One of the best ways to become a successful beekeeper is through hands-on mentoring from experienced beekeepers. Join instructors from the Bee Squad in our teaching apiary for in-person workshops that will take you from spring to fall. Each class will focus on a specific seasonal management skill, with time for participants to try inspection techniques and ask questions about their own colonies.

We encourage beekeepers to sign up for multiple workshops over the season. Please note that participants should come into the apiary with a basic understanding of honey bee biology and hive structure AND their own protective equipment (bee veil or jacket). Depending on class size and topic, participants may be broken into groups based on experience. We welcome first year beekeepers and those who have taken the Beekeeping in Northern Climates course and want to try hive management before purchasing their own bees!

Gloveless Beekeeping

One of the core tenets of the Bee Squad’s beekeeping philosophy is to enter colonies without wearing gloves. This allows the beekeeper to have the dexterity and sensory feedback to handle frames and bee boxes in a way that minimizes harm and disruption to the bees. For the safety of all students and instructors, we require that all participants do NOT wear gloves in our teaching apiaries. We believe that the ability to manage a hive of honey bees calmly and confidently under a wide range of conditions is one of the most important skills gained from our program. Instructors work with all participants to demonstrate techniques to minimize stings to the beekeeper and disruption to the bees, but we cannot guarantee that participants will not be stung during our classes. Please feel free to contact us (ma-bees@umn.edu) with questions prior to registration or attending class!

Requirements to participate

  • Participants must be 18 years or older to enter the apiary
  • Bring your own bee veil OR bee jacket OR bee suit to wear in the apiary
  • Willingness to work without gloves in the apiary
  • Have taken the "Beekeeping in Northern Climates" course OR another basic beekeeping course OR have kept bees for at least one year
  • Willingness to follow ongoing COVID-19 protocols and stay home if sick

Fees and enrollment information

Each workshop is $30, and online registration closes at 8am the day of each class. If you miss the 8am enrollment deadline and wish to sign up late, you must email ma-bees@umn.edu.

Class dates and descriptions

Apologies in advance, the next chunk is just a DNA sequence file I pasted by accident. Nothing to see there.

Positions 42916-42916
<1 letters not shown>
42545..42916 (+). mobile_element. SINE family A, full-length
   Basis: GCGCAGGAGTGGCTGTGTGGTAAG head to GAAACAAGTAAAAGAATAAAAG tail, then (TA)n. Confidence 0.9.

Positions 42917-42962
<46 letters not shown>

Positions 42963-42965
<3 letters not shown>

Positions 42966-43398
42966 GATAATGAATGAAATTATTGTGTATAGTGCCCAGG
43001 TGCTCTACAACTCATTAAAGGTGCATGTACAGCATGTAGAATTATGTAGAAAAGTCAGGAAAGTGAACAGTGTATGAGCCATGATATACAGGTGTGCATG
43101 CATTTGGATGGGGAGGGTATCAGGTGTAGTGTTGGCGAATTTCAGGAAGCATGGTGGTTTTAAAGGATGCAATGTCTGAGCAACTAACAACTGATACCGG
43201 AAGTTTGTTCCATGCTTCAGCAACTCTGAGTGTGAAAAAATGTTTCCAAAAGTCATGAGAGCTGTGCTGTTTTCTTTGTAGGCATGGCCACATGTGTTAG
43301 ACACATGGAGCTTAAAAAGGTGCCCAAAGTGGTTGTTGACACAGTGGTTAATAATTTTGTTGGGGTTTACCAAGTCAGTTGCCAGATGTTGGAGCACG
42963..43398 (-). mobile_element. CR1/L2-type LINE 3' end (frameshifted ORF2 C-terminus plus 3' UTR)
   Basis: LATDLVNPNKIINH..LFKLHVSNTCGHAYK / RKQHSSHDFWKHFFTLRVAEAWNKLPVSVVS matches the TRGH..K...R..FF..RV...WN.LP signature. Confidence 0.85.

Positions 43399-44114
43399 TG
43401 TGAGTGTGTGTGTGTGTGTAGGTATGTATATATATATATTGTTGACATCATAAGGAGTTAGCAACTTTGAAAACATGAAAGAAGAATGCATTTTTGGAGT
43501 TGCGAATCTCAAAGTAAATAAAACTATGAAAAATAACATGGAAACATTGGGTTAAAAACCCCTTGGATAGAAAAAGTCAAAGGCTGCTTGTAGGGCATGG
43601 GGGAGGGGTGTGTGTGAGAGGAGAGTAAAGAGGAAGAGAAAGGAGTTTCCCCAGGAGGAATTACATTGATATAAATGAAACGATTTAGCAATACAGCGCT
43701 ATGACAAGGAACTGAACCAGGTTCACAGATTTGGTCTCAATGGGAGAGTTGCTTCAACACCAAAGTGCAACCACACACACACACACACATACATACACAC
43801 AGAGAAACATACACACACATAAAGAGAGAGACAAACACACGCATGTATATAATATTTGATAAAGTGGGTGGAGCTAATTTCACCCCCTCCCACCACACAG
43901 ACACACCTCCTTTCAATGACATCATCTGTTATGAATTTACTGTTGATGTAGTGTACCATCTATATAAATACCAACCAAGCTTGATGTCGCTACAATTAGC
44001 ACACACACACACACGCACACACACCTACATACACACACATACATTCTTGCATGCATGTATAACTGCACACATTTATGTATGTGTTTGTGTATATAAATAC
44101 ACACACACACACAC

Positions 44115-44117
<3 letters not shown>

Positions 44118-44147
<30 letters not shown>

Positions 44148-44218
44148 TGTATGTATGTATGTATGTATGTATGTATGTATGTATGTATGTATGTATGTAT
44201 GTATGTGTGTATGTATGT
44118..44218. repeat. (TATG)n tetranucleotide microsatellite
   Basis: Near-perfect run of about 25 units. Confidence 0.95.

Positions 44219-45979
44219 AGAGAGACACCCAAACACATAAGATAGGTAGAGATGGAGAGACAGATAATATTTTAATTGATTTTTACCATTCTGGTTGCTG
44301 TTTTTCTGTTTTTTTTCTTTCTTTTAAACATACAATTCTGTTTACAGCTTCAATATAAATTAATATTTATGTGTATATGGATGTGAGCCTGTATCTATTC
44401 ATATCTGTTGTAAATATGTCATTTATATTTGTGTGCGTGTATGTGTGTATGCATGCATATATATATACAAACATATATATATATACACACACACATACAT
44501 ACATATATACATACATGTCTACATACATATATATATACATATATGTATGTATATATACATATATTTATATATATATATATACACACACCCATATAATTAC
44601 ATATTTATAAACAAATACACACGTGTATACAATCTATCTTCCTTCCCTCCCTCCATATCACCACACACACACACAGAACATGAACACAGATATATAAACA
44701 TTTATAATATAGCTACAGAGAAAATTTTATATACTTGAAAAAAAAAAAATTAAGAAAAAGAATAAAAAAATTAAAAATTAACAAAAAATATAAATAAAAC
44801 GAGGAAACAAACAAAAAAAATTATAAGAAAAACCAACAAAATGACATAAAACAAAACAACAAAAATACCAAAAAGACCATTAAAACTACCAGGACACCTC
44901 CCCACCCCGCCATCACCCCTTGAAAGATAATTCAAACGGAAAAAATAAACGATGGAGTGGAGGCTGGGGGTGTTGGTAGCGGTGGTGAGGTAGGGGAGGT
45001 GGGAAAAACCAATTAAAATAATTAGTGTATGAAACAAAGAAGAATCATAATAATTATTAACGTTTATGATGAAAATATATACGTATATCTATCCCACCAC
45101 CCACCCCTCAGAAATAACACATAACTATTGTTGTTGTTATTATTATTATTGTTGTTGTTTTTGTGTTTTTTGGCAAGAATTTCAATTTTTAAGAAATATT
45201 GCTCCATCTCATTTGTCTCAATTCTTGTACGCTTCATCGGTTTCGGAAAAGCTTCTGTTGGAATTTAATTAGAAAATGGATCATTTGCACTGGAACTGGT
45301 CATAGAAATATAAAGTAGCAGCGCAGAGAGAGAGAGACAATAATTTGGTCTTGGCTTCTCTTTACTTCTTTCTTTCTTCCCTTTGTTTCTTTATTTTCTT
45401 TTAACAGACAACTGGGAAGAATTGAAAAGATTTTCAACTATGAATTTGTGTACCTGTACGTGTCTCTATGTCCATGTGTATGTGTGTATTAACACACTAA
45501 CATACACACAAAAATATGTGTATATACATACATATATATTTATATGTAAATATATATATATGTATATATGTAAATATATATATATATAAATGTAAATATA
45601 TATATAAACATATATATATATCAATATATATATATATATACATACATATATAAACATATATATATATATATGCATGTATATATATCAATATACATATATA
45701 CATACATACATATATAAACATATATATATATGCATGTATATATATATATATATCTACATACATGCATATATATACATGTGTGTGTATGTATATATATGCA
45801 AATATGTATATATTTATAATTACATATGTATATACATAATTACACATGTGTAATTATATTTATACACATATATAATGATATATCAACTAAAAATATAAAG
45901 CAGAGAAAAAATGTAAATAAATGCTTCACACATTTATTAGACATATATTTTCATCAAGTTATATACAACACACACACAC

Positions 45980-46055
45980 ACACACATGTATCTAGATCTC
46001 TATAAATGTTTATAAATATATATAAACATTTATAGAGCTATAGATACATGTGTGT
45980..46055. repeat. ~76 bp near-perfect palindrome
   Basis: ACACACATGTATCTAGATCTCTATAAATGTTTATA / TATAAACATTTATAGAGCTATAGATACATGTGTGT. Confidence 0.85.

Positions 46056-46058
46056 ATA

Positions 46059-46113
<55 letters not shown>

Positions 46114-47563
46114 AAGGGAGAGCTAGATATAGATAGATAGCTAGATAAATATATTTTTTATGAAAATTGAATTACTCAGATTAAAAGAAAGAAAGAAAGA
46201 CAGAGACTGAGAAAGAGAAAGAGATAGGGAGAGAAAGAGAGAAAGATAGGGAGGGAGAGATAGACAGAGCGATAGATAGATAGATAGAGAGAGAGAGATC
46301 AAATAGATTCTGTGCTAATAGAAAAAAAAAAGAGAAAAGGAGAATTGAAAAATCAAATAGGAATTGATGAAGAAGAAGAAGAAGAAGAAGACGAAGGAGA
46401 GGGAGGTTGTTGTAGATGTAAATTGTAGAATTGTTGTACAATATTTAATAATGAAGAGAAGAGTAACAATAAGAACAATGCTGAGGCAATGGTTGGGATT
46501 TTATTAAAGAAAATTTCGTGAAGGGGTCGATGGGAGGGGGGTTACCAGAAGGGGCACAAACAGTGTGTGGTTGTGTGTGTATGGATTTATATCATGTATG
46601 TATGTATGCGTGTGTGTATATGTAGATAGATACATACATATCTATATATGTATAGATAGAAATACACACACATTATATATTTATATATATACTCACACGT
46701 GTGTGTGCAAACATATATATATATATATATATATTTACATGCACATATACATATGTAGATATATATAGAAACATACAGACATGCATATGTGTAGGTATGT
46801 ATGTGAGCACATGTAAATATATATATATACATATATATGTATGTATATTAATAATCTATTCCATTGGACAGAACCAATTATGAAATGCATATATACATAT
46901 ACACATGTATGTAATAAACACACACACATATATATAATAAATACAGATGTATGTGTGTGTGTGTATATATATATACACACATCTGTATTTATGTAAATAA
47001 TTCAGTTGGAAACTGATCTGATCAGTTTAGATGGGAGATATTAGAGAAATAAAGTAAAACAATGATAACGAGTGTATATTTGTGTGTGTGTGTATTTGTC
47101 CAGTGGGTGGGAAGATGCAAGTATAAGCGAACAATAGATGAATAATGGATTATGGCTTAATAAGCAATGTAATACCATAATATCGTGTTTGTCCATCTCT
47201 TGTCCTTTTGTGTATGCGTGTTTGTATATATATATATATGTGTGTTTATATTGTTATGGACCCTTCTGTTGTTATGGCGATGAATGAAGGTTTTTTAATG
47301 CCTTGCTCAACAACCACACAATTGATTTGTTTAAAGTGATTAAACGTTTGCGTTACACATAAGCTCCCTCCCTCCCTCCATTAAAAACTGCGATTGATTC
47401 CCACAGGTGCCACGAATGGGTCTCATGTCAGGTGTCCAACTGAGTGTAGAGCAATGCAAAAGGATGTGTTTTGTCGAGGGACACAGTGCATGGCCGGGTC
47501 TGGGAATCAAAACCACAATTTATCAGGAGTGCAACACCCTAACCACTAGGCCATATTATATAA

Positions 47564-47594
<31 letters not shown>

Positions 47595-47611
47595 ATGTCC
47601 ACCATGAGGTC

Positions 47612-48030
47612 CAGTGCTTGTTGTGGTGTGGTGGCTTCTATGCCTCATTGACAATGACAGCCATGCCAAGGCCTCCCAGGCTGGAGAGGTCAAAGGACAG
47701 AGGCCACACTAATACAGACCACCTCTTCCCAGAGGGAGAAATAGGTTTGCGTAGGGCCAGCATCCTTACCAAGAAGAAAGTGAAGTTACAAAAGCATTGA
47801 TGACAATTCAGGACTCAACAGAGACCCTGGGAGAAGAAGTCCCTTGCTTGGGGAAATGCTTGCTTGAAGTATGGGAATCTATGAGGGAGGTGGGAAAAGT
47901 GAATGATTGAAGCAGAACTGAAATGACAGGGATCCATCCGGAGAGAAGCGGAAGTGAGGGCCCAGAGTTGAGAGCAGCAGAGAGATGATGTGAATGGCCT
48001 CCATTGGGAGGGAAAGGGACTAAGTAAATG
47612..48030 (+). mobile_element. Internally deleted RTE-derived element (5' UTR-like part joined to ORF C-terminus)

In-Person Apiary workshops will be held on Sunday afternoons from 1:00-2:30pm at a teaching apiary on the University of MN St. Paul campus. Directions to the apiary will be sent after registration.

  • May 15: Complete Hive Inspection and Strategies for Requeening
    Learn to inspect hives of all sizes and identify pollen, nectar, all stages of healthy brood, evidence of the queen, and overall colony health.  We will check the packages and divides from the previous workshops and discuss strategies for requeening as needed.
  • June 12: Managing Growing Colonies
    June in Minnesota is a time of fast growth for many honey bee hives. Prevent swarms, catch the nectar flow, and set your hive up for a great season by doing reversals, adding space, and checking for mites.
  • July 17: Summer Management
    Hives are getting big! Learn to identify brood diseases, troubleshoot issues with your queen, and get tips for working with heavy boxes full of bees and honey.
  • August 14: Fall Mite Management and Pulling Honey Supers
    Practice using the powdered sugar shake to monitor for mites and make a treatment plan. Get tips on removing supers with different methods that minimize robbing and defensive behavior.
  • September 18: Feeding, Combining, and Treatment to Ensure Healthy Hives
    For hives to successfully overwinter, they must have sufficient honey stores, a healthy and sizable population of bees, and be relatively free of mites and disease. We will evaluate hives of different sizes and decide on the appropriate interventions.
  • October 16: Wrapping Hives for Successful Overwintering
    Give your hives their best chance of winter survival with proper winter wrapping and a final oxalic acid mite treatment.
  • Bonus Workshop at the Bee Lab Pollinator Garden!
    July 17 from 11:00am-12:30pm: Planting to Provide Food and Habitat for Native Bees

    Thea Evans will lead participants through the pollinator demonstration garden outside the Bee Laboratory. She will identify native pollinators and signs of nesting bee habitat, as well as dive into the details of maintaining a pollinator garden. This class will NOT require bee veils, so feel free to invite non-beekeeper friends!

Contact information

Program contact:
Jessica Helgen

Registration help:

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